In the short-term (less than 1 year), I agree. 

But, in the long run (5-10 years), I disagree. 

Cash has diminishing value. It is a fiat currency. RM 10,000 today shall definitely not be the same as RM 10,000 some 10 years from today. 

Stocks are different. To me, they are businesses. If they are well-run, they could expand their value over time as they increase their sales, earnings, cash flow, … etc over time. As a result, they could pay out higher dividends to investors and I intend to be one of those investors who own such businesses. 

Also, I intend to stash aside some money in other currencies than the Ringgit. 

But, I do not want to just hold onto these currencies in foreign FD accounts as it is not income-productive. So instead, I choose to invest in foreign stocks. 

Thus, with the above objective in line, I would:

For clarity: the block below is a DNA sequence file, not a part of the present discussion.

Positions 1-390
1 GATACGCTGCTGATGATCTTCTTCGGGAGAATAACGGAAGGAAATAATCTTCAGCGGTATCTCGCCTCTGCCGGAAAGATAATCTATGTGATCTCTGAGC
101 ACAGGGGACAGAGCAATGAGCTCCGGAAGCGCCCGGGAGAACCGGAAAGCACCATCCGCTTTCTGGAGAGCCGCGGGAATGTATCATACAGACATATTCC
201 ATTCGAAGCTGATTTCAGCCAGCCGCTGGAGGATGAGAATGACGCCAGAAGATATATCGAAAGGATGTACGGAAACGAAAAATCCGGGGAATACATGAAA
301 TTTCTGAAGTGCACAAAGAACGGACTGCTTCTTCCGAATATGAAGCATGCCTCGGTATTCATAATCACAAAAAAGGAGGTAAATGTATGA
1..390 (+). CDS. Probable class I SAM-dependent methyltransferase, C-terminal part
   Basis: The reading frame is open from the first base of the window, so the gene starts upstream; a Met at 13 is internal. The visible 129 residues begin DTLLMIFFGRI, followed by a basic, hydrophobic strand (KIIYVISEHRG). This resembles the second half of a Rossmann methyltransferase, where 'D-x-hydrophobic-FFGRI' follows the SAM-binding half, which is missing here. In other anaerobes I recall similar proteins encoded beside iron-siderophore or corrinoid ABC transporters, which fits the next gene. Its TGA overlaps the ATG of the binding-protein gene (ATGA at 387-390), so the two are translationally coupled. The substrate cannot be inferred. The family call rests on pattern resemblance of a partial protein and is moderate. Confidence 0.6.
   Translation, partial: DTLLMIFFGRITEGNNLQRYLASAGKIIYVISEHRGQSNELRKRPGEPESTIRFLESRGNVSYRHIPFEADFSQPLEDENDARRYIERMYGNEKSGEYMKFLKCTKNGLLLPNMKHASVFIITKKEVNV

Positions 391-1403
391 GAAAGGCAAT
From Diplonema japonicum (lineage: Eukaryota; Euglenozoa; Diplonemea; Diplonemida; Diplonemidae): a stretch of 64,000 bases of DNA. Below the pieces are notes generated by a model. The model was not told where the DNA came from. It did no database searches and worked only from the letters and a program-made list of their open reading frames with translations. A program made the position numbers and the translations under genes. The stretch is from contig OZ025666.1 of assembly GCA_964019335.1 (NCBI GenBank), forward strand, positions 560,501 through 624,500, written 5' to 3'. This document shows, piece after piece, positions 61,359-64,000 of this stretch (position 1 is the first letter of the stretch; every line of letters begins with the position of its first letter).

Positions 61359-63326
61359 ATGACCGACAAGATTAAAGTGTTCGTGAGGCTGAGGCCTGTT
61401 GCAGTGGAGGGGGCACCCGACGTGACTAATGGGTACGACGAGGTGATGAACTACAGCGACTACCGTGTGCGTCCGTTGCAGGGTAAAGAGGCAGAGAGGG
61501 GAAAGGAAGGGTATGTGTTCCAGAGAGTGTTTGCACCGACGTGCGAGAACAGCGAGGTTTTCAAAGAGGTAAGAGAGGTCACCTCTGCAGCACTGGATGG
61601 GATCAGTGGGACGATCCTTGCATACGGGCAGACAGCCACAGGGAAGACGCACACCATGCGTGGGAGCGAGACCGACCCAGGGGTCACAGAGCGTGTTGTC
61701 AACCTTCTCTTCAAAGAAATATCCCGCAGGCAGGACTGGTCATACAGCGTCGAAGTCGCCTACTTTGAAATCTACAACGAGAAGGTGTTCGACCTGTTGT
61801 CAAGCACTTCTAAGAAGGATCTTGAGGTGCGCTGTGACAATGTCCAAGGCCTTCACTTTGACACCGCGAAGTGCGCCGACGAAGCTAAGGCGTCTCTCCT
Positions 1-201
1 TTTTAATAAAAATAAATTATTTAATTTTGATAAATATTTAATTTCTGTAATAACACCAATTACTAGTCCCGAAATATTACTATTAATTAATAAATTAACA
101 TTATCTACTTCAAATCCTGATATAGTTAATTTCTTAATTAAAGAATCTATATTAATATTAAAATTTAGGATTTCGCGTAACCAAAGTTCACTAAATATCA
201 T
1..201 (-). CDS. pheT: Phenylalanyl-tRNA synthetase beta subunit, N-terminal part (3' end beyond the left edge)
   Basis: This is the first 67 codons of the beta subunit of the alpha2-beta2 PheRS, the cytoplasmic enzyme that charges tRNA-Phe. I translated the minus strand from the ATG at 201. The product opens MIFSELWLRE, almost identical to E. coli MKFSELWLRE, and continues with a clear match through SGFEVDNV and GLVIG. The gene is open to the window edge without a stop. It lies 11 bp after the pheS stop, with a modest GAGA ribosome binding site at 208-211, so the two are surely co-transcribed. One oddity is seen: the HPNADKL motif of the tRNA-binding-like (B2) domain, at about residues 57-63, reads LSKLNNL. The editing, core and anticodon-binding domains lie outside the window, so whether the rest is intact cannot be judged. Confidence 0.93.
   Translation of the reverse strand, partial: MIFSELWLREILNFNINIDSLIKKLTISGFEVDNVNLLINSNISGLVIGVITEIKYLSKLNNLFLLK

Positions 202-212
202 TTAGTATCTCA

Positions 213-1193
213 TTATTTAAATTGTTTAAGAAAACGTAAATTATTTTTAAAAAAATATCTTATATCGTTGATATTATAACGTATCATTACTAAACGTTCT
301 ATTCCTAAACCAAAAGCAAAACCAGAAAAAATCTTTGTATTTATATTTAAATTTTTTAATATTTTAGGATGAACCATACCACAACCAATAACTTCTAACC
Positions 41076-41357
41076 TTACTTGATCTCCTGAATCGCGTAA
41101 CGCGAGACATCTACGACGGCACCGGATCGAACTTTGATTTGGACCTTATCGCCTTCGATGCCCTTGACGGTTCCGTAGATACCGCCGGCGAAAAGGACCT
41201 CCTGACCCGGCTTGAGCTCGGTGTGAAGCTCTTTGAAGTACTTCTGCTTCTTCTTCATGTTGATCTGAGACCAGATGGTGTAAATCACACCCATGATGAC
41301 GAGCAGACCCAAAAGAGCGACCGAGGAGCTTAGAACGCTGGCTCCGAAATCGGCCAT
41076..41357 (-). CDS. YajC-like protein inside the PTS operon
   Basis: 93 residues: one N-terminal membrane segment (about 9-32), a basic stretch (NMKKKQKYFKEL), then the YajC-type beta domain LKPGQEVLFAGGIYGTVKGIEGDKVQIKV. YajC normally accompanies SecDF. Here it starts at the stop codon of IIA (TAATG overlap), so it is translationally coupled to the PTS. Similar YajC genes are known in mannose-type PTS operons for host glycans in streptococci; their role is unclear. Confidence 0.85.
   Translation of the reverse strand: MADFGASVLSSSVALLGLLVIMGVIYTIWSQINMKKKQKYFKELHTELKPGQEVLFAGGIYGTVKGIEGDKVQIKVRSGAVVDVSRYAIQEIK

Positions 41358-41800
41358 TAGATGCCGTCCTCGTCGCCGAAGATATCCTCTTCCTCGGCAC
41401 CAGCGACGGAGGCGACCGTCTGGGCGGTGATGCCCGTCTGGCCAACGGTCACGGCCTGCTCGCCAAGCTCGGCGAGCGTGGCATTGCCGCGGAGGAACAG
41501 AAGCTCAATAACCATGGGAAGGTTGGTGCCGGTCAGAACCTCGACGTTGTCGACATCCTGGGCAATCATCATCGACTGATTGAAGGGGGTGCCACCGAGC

a. Have local FDs for short-term liquidity (1-2 year worth of living expenses). 

b. Build a foreign stock portfolio filled with fundamentally sound companies. 

c. I hold for the long-term so that they have time to compound my own wealth. 

d. I don’t trade stocks for short-term profits (below 1 year). It’s risky for me. 

Why do I invest in Real Estate? 

This is because I believe real estate is a safer, faster, and reliable vehicle to grow my net worth meaningfully through the leverage of low-interest debt. I find real estate to be an awesome vehicle with multiple benefits. 

To illustrate, let’s say, I’m looking at a RM 350,000 subsale apartment located in the Klang Valley. The benefits are as follow: 

1. Leverage: 

I can place a 10% deposit on it and finance the remaining 90% with debt. 

2. Instant Capital Gains: